“Sometimes it makes sense as we look at our system and we look at what’s producing and what’s not producing,” Jablonski says, noting that the agency has several options when it comes to cutting service.
“Maybe sometimes we take [service] from one contractor to another contractor with a smaller bus and save money that way. Sometimes we can realign routes, but sometimes we will eliminate evening service.
Or sometimes weekend service before we cut the whole thing out.”
Jablonski says cutting the budget has been difficult, though, especially the last $6.5 million with a fare increase in January, which made that out of the question.
“We had expenses and we had a service,” Jablonski says.
“So we first went to the expense route and you know we laid off, well, we eliminated 22 management positions and had a lay off just last month. That saved about annualized I don’t know, $3.5 million or so.”
Jablonski says reworking shelter advertising contracts and service cuts made up the last $3 million they needed.
Jablonski notes that trimming the budget is different from year to year. Faced with a 7 percent swing in sales tax revenues last year (from a 5 percent increase to a 2 percent negative) caused them to have to trim more than $9 million from MTS’ 2007 budget.
“Now we did that differently,” Jablonski says.
“We first approached it, you know, kind of with a blank sheet. And we first approached it on the expense side of the house.
“What can we do internally to improve operations and save dollars?
“We came up with about 20 different things,” Jablonski says. That list included expanding advertising on buses to the contracted services as well as the in-house fleets, charging local casinos for parking their charter vehicles at MTS transit centers and making internal cuts.
One of the biggest changes was putting in a preventative maintenance program for the buses.
“It took a couple of tough years financially to invest in that, but now we’re seeing the rewards,” Jablonski admits.
“The fleet is much more reliable. Our parts cost is down. And it’s still yielding us.”
Jablonski says that the biggest change was instituting a financial discipline in the organization, which had become lax in approving budgets.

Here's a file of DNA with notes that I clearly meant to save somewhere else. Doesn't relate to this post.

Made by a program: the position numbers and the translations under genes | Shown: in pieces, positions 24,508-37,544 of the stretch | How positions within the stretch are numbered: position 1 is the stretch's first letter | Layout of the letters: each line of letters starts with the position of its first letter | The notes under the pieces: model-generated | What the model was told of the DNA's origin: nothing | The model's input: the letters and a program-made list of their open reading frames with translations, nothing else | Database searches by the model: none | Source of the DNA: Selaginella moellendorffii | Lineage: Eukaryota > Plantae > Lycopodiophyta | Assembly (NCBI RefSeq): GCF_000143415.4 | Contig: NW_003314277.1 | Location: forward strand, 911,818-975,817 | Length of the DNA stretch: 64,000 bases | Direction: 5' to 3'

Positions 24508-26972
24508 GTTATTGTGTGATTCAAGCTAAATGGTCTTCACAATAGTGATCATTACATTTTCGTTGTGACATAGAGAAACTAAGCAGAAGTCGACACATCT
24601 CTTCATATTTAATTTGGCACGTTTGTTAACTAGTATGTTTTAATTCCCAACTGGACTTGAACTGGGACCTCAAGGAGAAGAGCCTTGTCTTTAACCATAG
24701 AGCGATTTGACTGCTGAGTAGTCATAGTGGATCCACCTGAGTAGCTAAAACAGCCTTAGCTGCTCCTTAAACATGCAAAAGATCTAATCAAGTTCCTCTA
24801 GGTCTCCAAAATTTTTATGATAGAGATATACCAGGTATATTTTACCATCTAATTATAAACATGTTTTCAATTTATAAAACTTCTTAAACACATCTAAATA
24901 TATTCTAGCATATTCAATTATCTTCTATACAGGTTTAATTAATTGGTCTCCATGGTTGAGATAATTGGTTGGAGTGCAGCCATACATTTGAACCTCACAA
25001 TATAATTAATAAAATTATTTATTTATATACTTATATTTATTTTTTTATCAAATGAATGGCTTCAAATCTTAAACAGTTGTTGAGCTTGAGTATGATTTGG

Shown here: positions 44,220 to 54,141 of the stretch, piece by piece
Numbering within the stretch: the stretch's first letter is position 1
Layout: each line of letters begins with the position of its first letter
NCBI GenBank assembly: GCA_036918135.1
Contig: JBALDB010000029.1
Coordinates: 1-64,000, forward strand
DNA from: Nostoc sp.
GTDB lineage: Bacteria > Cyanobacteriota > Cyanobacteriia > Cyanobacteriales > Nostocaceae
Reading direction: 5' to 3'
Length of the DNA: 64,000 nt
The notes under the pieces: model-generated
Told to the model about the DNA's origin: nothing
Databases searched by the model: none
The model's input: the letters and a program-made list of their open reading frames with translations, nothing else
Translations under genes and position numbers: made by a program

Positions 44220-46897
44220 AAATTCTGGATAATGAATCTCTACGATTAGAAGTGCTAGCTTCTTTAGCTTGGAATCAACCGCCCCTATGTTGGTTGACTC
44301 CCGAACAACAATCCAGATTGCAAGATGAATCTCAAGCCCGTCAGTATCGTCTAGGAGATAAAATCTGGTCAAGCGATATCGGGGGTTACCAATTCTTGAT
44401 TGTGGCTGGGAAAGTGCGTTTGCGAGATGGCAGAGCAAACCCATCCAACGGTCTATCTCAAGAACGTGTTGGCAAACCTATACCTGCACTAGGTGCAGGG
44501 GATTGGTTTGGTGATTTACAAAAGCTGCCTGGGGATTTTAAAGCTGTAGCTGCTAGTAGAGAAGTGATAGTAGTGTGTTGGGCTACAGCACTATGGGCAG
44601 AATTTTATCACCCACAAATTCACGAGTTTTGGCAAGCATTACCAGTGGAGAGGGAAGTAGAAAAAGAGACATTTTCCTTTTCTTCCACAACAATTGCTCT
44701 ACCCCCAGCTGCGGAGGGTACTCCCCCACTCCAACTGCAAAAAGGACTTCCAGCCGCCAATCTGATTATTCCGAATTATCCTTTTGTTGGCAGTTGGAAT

“We’ve changed that around. We’ve gone to zero-based budgeting,” Jablonski says.
“We have continued to streamline operations and eliminate staff where possible. So we’ve been kind of trimming expenses and making ourselves more efficient for the last three or four years. And the managers have really risen to the challenge in terms of looking at their operations to see how they can do it for less cost.
“I think we’re pretty close now because this has been really lean times. But it’s been very effective.”
As part of its funding struggles, MTS had to deal with the renegotiation of a labor contract with its drivers. Settled in May of this year, the negotiations had dragged on for almost two years, but that’s far from the worst it had been. Jablonski notes during a prior dispute the negotiations lasted five years, in which the San Diego drivers went from among the highest paid in the country to among the lowest.
The problem as far as Jablonski sees it is the high cost of living in San Diego. With wages where they were at, many drivers needed to commute to work, but rising gas prices began to put the pinch on that as well.
Noting that it isn’t as bad as in some agencies where drivers have been known to park RVs on the lot during the week, Jablonski says, “We do have people that live across the border [in Mexico].
“South of the border really provides a housing stock that is much more reasonably priced. So if you know people, especially if they have a Hispanic background, a Mexican background, they may have relatives there. They will live there. So we’ve got some drivers like that, but I don’t know what our farthest commute is.”
South is about the only direction you can go Jablonski says, as you can’t travel very far to the east before you’re in the desert and the cost of living doesn’t go down much to the north. So with the cost of living so high, Jablonski knew that not only did they have a problem keeping drivers, they had a problem hiring new ones.